Blockchain for Banking Capital markets News

EY blockchain survey: banking faces regulatory barriers


A recent poll of senior finance and technology professionals at EY’s Global Blockchain Summit in New York returned some interesting results.


Asked what the biggest barriers to widespread adoption were, the responses were: regulatory uncertainty (61%), integration with legacy systems (51%), and a lack of understanding of blockchain’s capabilities (49%).

The specter of regulation has always hung over cryptocurrencies and blockchain technology. Multiple regulatory bodies could have authority over the industry resulting in a lack of clarity. Those agencies include the IRS, the SEC, and the CFTC.

The poll also echoes the sentiment of the panel that gave testimony to the House Banking Committee in March. That committee oversees the work of most of the relevant US agencies. The hearing focused on ‘Examining Cryptocurrencies and ICO Markets’, so perhaps the regulatory concerns were logical.

For the banking sector, the issue is not just tokenization. Without touching cryptocurrencies, if banks use a shared infrastructure, this has regulatory ramifications. The same goes for trading.

Unsurprisingly then 37% of EY respondents cited changes to regulation as the primary driver for blockchain integration. A secondary driver will be blockchain adoption as a digital currency by top companies (23%) . And in third place is acceptance of the technology by central banks (18%).

Speed of adoption

Respondents expected the US to receive the greatest adoption of blockchain within the next two years (28%). China lagged in second (18%) , with Japan (13%) and the UK (12%) far behind.

The poll also reveals that the respondents expect the financial/professional services industry to undergo significant changes. 60% anticipate that most blockchain breakthroughs will occur in the sector in the next two years. More specifically, 60% expect finance to gradually adopt blockchain within the same period, while 17% foresee rapid adoption.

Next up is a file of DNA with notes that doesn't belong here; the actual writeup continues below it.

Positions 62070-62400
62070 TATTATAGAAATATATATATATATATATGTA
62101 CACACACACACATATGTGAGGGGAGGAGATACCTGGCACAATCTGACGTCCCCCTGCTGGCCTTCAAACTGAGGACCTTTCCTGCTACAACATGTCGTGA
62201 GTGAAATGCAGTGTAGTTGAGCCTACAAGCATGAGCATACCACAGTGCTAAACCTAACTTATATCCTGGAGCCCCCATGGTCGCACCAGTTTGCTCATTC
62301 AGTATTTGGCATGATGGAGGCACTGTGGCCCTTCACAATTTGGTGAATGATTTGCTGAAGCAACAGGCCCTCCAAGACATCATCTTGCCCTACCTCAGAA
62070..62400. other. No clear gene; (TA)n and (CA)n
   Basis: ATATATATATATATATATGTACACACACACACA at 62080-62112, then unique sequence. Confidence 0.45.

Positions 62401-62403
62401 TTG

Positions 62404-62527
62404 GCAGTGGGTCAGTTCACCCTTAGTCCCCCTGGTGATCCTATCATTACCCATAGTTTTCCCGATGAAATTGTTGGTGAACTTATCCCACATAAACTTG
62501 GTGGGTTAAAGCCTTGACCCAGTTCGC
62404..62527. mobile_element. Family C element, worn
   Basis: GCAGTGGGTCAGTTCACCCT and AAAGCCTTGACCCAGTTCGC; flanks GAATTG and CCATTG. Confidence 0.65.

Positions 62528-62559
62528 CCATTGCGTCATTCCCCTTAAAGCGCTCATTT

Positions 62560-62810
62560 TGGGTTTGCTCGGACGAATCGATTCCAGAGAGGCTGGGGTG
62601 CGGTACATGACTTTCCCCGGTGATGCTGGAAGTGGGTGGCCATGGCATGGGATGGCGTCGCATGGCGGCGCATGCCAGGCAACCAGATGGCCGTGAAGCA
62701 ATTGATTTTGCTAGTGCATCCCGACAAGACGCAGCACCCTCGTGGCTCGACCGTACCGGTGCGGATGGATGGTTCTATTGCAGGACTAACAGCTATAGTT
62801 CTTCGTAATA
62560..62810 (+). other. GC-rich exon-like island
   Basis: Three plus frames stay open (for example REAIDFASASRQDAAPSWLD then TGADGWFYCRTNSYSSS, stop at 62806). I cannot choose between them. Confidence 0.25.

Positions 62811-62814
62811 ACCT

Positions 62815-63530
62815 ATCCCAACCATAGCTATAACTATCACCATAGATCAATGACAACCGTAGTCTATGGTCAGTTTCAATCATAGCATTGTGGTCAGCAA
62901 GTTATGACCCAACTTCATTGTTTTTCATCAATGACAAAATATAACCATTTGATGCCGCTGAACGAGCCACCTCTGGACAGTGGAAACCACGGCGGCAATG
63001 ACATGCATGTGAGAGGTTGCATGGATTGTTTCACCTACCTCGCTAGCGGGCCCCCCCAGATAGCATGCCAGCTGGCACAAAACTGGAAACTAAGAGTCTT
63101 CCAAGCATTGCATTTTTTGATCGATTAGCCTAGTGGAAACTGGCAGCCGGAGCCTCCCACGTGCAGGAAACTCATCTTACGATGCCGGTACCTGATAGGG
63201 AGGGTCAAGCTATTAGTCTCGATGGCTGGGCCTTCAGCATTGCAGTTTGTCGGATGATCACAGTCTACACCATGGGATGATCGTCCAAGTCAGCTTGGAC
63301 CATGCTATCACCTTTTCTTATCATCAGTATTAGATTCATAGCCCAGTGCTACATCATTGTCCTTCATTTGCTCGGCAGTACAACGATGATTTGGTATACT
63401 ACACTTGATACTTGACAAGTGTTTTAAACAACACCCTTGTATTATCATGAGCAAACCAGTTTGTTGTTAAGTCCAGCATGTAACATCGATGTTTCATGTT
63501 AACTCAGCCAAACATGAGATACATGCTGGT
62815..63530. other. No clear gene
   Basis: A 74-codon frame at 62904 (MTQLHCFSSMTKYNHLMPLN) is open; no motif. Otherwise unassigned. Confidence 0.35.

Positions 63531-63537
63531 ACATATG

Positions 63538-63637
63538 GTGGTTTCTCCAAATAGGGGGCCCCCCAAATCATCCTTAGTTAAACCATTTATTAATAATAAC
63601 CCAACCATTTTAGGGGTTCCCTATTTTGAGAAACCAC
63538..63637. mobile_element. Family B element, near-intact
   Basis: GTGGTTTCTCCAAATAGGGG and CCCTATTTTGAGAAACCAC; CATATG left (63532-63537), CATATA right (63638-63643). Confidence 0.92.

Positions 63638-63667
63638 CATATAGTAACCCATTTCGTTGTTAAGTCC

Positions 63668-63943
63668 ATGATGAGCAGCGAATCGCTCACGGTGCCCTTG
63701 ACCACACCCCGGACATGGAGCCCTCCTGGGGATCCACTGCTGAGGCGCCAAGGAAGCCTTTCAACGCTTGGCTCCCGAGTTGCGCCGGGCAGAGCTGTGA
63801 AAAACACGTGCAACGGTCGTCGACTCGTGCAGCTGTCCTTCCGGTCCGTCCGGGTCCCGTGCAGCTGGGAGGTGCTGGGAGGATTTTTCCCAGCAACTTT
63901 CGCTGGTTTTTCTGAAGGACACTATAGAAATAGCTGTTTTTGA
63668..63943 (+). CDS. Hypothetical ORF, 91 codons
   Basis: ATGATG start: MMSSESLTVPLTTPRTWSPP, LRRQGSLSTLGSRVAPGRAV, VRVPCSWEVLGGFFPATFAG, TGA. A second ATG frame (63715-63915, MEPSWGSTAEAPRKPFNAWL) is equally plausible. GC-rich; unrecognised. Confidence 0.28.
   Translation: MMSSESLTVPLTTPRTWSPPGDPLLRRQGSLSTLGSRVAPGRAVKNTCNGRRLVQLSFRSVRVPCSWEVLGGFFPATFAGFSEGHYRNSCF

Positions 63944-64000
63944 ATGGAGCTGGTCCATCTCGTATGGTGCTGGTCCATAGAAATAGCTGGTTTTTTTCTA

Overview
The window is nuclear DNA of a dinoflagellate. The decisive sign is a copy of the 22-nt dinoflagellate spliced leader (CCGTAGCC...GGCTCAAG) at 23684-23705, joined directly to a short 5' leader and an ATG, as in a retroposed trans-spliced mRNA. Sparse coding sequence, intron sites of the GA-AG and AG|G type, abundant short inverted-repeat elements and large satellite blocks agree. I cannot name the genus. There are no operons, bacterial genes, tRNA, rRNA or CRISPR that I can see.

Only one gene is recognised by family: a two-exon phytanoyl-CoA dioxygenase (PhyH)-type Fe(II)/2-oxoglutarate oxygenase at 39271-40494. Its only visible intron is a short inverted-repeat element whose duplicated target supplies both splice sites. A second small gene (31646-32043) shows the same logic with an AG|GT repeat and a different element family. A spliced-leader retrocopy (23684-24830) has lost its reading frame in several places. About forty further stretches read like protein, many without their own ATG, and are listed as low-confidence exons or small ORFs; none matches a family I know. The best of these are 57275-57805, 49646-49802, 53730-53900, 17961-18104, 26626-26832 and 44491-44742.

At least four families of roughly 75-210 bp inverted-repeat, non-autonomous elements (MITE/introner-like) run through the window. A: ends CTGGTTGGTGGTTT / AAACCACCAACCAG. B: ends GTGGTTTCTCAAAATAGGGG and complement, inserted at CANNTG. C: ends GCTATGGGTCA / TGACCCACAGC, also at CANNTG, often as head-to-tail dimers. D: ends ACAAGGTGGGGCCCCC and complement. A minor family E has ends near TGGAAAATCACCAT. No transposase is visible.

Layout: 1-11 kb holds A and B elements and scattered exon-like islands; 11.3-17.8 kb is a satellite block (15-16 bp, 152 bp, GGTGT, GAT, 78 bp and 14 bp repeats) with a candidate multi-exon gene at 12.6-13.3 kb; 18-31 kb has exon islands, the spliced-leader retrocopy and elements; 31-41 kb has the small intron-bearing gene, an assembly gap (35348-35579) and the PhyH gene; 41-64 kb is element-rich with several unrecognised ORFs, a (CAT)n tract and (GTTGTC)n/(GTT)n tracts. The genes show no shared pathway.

The areas where respondents see the greatest benefits of blockchain were: increased operational efficiencies (28%), higher levels of transparency (18%), and trust in data integrity (16%).

EY’s vision

Paul Brody, EY Global Innovation Leader, Blockchain Technology, says: “As blockchain adoption ramps up, we see four transitions driving the technology’s maturity. These are:

  1. Transitioning from private to public networks to create an open system for all users
  2. Shifting from synchronization to tokenization to improve accuracy and reduce risk
  3. Moving from cryptocurrency to tokenized fiat currency to transfer value on public networks
  4. Shifting from parallel separate systems to integration with laws and regulation from central banks and governments.

With these developments blockchain could become fully operationalized into enterprises, leading to a surge in applications across industries.”

Other surveys

These results contrast quite substantially with other surveys from Gartner, Deloitte, and PwC. Given the focus of the EY survey was finance, different conclusions are hardly surprising for such a regulated industry.